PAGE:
Soy: a complete source of protein

Am Fam Physician. 2009 Jan 1;79(1):43-7.


Soybeans contain all of the essential amino acids necessary for human nutrition and have been grown and harvested for thousands of years. Populations with diets high in soy protein and low in animal protein have lower risks of prostate and breast cancers than other populations. Increasing dietary whole soy protein lowers levels of total cholesterol, low-density lipoproteins, and triglycerides; may improve menopausal hot flashes; and may help maintain bone density and decrease fractures in postmenopausal women. There are not enough data to make recommendations concerning soy intake in women with a history of breast cancer. The refined soy isoflavone components, when given as supplements, have not yielded the same results as increasing dietary whole soy protein. Overall, soy is well tolerated, and because it is a complete source of protein shown to lower cholesterol, it is recommended as a dietary substitution for higher-fat animal products.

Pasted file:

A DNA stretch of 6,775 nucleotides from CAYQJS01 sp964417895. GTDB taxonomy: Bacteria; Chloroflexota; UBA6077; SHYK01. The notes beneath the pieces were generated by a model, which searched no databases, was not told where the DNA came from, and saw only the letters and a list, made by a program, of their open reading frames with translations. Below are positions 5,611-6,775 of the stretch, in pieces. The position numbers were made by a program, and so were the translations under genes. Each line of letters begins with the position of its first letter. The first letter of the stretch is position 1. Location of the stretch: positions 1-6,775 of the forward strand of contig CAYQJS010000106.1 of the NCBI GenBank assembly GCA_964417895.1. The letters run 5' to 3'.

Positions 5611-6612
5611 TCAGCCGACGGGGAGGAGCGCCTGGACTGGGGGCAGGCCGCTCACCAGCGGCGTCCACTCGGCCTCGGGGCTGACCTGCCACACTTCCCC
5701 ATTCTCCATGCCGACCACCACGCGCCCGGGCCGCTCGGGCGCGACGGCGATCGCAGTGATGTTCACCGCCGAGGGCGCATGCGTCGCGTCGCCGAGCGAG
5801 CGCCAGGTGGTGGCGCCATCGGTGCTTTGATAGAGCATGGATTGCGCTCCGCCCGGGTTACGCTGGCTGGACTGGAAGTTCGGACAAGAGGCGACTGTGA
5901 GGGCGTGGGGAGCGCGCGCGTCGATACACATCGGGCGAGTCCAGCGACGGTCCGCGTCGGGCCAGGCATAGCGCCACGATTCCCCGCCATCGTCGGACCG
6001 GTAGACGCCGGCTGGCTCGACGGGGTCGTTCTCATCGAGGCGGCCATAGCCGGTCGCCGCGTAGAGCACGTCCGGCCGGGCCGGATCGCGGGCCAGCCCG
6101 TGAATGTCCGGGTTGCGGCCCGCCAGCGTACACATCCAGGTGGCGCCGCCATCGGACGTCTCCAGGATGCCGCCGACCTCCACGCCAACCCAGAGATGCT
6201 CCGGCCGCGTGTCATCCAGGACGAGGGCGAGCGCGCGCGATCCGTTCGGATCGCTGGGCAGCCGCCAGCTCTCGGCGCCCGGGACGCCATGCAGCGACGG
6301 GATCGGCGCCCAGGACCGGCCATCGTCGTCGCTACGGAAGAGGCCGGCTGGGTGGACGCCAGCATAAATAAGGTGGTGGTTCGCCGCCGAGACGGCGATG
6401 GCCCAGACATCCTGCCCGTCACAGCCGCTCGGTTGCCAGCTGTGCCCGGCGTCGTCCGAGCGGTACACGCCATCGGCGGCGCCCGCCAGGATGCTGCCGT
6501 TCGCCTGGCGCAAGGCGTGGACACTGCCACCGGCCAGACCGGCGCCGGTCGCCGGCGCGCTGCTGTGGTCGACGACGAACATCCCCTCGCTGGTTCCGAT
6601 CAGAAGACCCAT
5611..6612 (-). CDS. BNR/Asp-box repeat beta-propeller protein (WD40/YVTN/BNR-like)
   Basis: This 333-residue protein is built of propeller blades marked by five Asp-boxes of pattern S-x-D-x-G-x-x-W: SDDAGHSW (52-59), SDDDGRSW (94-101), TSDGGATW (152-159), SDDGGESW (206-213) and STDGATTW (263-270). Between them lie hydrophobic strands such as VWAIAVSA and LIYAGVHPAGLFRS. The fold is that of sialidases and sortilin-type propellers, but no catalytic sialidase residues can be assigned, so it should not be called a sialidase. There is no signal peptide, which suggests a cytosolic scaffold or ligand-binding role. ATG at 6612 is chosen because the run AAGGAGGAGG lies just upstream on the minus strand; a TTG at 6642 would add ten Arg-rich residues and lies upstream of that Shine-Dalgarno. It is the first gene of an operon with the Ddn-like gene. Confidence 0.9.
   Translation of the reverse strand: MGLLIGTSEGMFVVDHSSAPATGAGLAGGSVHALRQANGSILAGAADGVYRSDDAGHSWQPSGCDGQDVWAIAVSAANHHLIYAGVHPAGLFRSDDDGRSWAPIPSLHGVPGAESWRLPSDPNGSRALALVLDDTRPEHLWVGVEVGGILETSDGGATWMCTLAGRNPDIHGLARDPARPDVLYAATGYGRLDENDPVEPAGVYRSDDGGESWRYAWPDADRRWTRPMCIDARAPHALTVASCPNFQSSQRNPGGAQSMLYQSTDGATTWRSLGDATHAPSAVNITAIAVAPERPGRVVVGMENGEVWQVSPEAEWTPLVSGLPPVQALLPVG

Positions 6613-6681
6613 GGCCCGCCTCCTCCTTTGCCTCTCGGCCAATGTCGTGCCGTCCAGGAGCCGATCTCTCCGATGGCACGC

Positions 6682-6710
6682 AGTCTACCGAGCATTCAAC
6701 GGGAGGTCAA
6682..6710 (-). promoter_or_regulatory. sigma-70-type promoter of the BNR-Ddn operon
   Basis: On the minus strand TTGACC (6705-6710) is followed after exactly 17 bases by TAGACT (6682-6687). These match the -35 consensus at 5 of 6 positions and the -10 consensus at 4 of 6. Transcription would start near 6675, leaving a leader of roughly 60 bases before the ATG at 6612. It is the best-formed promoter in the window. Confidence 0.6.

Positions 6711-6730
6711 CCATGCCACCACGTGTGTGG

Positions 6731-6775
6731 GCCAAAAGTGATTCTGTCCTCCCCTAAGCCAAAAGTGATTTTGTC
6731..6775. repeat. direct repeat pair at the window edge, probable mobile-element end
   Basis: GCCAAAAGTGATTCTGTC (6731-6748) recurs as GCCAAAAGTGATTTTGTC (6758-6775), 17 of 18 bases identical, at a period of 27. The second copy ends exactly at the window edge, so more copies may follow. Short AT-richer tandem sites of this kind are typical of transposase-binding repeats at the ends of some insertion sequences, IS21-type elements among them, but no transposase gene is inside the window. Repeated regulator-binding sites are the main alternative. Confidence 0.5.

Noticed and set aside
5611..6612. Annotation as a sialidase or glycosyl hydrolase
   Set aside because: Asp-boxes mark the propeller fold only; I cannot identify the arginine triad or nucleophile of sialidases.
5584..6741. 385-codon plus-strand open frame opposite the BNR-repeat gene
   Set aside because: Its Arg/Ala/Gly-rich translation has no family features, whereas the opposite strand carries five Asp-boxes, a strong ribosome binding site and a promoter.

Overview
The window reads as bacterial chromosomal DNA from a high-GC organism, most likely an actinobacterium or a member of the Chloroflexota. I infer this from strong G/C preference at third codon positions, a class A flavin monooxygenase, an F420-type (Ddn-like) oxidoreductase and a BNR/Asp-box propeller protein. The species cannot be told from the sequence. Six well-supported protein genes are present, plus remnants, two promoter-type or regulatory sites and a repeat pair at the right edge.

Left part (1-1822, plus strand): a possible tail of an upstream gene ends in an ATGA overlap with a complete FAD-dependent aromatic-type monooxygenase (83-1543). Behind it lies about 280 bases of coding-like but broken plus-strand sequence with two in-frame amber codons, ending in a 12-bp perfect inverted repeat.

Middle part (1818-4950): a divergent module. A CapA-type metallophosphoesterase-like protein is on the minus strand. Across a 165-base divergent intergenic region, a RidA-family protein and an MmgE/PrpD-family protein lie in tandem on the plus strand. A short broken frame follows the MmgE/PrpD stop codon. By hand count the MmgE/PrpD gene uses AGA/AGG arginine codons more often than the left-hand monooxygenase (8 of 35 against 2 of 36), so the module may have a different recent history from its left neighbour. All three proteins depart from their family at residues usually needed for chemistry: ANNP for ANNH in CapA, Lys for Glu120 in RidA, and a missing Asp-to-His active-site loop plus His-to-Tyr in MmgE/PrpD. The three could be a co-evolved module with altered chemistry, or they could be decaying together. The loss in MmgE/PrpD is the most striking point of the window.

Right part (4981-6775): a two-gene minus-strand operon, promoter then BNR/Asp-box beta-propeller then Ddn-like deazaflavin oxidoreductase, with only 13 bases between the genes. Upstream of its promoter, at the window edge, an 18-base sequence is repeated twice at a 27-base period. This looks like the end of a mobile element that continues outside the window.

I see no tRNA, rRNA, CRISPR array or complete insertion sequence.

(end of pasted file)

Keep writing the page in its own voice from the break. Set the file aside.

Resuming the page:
MeSH terms

  • Complementary Therapies*
  • Female
  • Hot Flashes / drug therapy
  • Humans
  • Hyperlipidemias / drug therapy*
  • Isoflavones / metabolism*
  • Isoflavones / pharmacology
  • Neoplasms / prevention & control*
  • Nutritive Value
  • Osteoporosis, Postmenopausal / prevention & control*
  • Plant Proteins, Dietary / administration & dosage
  • Plant Proteins, Dietary / adverse effects
  • Plant Proteins, Dietary / therapeutic use*
  • Soybean Proteins / administration & dosage
  • Soybean Proteins / adverse effects
  • Soybean Proteins / therapeutic use*


  • Isoflavones
  • Plant Proteins, Dietary
  • Soybean Proteins